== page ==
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Are vials appropriate for A. versicolor slings? It seems that with the ventilation needs that holes in the lid of a vial wouldn't be enough. I have some slings coming and was planning on using vials but now I'm not so sure....
 

metallica

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and I kept them as I keep all of my avics
i think that is part of the problem....


affinis (Nicolet, 1849)....................Chile
alticeps (Keyserling, 1878)....................Uruguay
ancylochira Mello-Leitão, 1923....................Brazil
anthracina (C. L. Koch, 1842)....................Uruguay
aurantiaca Bauer, 1996....................Peru
avicularia (Linnaeus, 1758) *....................Costa Rica to Brazil
avicularia variegata F. O. P.-Cambridge, 1896....................Brazil
aymara (Chamberlin, 1916)....................Peru
azuraklaasi Tesmoingt, 1996....................Peru
bicegoi Mello-Leitão, 1923....................Brazil
borelli (Simon, 1897)....................Paraguay
braunshauseni Tesmoingt, 1999....................Brazil
caesia (C. L. Koch, 1842)....................Puerto Rico
cuminami Mello-Leitão, 1930....................Brazil
detrita (C. L. Koch, 1842)....................Brazil
diversipes (C. L. Koch, 1842)....................Brazil
doleschalli (Ausserer, 1871)....................Brazil
exilis Strand, 1907....................Surinam
fasciculata Strand, 1907....................South America
fasciculata clara Strand, 1907....................South America
geroldi Tesmoingt, 1999....................Brazil
glauca Simon, 1891....................Panama
gracilis (Keyserling, 1891)....................Brazil
guyana (Simon, 1892)....................Guyana
hirsuta (Ausserer, 1875)....................Cuba
holmbergi Thorell, 1890....................French Guiana
huriana Tesmoingt, 1996....................Ecuador
juruensis Mello-Leitão, 1923....................Brazil
laeta (C. L. Koch, 1842)....................Brazil, Puerto Rico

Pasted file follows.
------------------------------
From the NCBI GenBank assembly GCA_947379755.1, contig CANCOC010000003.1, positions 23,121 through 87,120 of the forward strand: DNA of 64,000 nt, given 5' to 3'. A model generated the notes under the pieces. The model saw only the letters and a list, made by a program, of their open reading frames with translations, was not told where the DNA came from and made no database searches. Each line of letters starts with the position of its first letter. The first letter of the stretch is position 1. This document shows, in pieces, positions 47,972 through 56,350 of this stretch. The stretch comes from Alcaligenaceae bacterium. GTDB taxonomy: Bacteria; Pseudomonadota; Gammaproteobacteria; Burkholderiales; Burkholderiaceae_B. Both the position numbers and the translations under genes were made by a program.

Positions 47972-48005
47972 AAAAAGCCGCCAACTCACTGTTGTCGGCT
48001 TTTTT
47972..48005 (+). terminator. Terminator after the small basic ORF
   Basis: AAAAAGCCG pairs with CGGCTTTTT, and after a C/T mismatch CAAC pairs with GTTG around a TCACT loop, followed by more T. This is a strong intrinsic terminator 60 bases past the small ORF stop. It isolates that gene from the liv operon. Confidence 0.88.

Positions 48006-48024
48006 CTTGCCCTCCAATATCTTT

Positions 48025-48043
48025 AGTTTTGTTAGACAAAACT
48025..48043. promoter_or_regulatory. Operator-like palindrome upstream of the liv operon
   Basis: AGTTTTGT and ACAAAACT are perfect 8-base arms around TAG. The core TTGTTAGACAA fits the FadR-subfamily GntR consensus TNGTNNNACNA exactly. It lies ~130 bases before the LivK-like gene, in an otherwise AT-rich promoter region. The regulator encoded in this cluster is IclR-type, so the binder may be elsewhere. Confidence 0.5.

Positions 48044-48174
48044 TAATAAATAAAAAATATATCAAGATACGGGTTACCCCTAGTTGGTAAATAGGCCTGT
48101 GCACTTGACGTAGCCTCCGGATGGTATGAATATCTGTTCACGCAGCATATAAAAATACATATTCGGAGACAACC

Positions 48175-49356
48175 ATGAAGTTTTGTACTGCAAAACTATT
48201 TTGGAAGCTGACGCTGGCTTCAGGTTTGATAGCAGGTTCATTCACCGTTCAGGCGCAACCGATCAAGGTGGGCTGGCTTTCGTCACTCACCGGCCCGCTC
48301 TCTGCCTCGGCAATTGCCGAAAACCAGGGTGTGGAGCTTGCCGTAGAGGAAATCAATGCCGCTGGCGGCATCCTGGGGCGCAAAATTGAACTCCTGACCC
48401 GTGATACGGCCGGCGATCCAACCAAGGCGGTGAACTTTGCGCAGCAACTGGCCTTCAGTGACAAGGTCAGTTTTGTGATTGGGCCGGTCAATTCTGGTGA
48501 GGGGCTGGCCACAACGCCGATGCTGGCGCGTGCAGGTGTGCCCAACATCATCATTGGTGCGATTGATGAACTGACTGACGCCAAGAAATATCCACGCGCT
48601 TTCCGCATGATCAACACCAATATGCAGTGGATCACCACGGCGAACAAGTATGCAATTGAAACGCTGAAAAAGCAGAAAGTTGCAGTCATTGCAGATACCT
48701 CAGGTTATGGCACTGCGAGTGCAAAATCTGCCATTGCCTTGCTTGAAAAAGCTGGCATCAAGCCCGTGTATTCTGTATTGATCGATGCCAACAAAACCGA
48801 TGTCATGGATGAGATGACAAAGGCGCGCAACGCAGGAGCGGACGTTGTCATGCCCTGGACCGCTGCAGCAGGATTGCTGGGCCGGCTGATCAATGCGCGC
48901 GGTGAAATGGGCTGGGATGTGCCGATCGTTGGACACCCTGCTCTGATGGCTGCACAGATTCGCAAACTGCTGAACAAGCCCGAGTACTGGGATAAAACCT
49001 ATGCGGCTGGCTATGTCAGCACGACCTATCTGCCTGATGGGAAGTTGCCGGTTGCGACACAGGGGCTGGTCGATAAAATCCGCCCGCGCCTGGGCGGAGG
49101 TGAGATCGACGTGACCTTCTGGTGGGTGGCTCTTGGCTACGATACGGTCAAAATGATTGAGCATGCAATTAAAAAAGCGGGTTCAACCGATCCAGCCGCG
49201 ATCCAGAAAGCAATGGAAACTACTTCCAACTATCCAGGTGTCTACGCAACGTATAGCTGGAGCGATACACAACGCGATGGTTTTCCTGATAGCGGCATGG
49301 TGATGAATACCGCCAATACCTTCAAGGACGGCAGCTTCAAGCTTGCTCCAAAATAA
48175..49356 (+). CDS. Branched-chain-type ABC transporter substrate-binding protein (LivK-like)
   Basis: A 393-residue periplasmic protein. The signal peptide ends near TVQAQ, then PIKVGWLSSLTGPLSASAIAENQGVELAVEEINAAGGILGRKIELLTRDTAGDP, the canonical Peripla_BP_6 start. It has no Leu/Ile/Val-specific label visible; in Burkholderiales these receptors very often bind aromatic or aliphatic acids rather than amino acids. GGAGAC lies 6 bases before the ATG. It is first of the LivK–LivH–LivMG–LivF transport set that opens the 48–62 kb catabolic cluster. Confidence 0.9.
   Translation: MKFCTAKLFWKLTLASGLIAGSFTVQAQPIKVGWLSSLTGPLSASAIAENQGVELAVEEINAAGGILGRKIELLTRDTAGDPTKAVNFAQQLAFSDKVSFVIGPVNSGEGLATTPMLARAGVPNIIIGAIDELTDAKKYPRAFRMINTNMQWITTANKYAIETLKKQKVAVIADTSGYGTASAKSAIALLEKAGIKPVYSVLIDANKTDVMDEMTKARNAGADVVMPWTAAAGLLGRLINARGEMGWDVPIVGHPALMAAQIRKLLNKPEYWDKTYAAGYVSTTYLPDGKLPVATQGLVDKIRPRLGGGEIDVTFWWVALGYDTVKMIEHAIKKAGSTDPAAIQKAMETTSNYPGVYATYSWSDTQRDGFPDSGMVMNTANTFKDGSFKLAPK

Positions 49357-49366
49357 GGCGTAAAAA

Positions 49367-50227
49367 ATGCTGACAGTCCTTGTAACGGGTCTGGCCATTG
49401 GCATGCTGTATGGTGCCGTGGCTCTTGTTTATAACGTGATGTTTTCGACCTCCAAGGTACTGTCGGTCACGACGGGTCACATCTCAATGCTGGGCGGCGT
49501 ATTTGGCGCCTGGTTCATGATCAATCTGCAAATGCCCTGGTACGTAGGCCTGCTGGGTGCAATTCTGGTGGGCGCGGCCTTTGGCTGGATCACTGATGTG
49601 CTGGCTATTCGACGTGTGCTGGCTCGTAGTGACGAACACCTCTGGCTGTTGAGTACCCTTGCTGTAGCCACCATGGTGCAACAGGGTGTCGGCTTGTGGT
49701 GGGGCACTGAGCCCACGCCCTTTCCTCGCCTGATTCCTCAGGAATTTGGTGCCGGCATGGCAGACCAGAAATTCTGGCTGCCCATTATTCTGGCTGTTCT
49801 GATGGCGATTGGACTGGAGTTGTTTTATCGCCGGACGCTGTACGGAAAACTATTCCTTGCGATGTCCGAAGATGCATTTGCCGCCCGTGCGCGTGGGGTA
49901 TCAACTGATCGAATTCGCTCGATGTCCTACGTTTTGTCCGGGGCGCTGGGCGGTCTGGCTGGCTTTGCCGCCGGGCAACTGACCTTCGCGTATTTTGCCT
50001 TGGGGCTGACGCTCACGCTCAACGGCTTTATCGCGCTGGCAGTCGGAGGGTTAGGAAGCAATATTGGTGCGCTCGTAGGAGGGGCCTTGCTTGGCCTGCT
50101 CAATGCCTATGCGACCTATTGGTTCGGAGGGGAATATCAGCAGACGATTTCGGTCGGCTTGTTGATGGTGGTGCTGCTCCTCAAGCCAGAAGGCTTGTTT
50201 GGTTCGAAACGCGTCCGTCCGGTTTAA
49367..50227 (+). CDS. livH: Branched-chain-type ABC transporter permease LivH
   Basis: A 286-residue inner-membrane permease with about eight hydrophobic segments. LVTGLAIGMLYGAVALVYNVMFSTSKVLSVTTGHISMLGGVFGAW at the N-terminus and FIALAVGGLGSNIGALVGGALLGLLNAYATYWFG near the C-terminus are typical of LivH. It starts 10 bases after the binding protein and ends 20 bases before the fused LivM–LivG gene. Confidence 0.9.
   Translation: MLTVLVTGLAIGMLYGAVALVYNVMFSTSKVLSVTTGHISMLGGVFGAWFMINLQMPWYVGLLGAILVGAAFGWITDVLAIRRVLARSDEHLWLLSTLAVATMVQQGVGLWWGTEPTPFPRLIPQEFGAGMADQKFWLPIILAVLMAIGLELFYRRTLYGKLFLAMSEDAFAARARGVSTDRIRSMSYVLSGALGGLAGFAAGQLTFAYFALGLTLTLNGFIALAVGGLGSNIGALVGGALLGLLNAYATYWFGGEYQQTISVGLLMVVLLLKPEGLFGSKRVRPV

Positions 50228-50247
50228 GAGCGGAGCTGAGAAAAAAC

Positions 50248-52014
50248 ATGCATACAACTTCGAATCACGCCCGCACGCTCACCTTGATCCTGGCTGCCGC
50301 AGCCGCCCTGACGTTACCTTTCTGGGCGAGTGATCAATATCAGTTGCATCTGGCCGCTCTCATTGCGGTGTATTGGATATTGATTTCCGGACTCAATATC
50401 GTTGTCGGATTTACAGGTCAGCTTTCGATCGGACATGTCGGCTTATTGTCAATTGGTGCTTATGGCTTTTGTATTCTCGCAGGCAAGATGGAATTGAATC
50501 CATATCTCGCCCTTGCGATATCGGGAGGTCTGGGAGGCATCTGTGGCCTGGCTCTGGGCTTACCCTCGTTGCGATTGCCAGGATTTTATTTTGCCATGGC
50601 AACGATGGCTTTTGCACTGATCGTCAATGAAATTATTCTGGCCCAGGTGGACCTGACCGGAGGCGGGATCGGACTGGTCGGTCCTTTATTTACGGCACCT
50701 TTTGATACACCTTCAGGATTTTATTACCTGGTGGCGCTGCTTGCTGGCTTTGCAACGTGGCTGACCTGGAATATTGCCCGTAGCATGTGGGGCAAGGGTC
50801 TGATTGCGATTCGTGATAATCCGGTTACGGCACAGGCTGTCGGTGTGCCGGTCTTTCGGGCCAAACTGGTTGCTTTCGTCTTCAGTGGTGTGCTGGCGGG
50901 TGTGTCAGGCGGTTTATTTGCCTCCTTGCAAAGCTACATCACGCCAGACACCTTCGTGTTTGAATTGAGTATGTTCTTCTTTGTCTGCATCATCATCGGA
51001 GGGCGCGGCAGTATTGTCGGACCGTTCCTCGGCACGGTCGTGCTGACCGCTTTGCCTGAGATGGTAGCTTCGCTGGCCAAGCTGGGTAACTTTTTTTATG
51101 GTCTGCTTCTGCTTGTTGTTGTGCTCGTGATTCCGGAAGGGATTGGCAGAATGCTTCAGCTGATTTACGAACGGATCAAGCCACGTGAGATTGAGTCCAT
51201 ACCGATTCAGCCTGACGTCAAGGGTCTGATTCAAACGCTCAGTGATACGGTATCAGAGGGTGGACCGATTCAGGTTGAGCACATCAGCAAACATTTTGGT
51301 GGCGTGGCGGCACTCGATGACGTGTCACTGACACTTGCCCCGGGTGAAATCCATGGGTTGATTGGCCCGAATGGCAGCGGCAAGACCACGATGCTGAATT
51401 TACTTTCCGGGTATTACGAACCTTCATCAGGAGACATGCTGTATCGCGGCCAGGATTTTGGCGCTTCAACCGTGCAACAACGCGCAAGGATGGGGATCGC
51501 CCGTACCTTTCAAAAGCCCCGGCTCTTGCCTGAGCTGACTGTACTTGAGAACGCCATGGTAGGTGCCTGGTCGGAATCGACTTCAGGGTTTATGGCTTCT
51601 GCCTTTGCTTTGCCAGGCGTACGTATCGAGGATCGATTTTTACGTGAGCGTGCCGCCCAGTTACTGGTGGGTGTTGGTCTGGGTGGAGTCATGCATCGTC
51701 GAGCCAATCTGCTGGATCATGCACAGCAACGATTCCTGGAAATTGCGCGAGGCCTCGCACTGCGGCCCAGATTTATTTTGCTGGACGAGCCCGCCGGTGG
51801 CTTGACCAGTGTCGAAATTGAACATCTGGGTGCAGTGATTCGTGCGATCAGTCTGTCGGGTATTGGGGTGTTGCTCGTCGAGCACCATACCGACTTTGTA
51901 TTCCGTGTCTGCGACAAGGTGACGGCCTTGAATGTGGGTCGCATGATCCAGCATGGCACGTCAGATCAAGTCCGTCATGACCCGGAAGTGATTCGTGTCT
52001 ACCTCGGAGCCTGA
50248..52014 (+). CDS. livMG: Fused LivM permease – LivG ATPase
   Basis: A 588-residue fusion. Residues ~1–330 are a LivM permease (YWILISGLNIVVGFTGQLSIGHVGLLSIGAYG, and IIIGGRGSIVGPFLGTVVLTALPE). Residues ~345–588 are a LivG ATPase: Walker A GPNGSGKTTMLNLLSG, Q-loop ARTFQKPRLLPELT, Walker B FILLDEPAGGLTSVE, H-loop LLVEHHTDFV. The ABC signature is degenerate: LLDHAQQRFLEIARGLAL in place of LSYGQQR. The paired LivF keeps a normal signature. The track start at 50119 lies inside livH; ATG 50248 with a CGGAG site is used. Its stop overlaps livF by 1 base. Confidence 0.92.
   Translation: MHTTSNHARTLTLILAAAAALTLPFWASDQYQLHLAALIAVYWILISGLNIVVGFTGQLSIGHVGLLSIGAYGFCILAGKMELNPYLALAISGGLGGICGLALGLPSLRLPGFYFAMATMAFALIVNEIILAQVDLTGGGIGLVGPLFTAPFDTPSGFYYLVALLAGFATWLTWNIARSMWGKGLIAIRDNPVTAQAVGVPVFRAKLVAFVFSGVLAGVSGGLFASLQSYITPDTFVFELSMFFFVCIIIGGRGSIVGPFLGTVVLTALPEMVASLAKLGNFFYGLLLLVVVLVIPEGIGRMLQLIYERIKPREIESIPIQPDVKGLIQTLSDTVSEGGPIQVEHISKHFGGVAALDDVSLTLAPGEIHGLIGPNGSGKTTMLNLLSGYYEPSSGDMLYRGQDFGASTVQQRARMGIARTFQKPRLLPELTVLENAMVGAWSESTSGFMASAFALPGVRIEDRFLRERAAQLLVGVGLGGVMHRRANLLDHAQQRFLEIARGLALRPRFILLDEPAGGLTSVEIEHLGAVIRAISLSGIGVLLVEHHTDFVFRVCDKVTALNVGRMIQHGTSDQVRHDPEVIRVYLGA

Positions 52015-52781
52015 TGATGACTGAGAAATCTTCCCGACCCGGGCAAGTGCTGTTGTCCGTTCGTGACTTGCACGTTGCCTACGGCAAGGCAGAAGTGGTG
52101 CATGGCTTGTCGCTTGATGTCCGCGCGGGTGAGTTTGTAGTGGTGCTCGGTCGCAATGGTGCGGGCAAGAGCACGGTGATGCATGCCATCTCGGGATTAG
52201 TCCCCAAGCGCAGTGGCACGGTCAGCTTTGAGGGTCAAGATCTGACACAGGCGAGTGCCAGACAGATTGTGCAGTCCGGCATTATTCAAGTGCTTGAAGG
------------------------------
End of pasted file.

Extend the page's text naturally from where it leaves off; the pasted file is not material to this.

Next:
leporina (C. L. Koch, 1841)....................Brazil
metallica Ausserer, 1875....................Surinam
minatrix Pocock, 1903....................Venezuela
nigrotaeniata Mello-Leitão, 1940....................Guyana
obscura (Ausserer, 1875)....................Colombia
ochracea (Perty, 1833)....................Brazil
palmicola Mello-Leitão, 1945....................Brazil
panamensis (Simon, 1891)....................Mexico, Guatemala, Panama
parva (Keyserling, 1878)....................Uruguay
plantaris (C. L. Koch, 1842)....................Brazil
pulchra Mello-Leitão, 1933....................Brazil
purpurea Kirk, 1990....................Ecuador
rapax (Ausserer, 1875)....................South America
recifiensis Struchen & Brändle, 1996....................Brazil
rufa Schiapelli & Gerschman, 1945....................Brazil
rutilans Ausserer, 1875....................Colombia
soratae Strand, 1907....................Bolivia
subvulpina Strand, 1906....................South America
surinamensis Strand, 1907....................Surinam
taunayi (Mello-Leitão, 1920)....................Brazil
tigrina (Pocock, 1903)....................Uruguay
ulrichea Tesmoingt, 1996....................Brazil
urticans Schmidt, 1994....................Peru
velutina Simon, 1889....................Venezuela
versicolor (Walckenaer, 1837)....................Guadeloupe, Martinique
violacea (Mello-Leitão, 1930)....................Brazil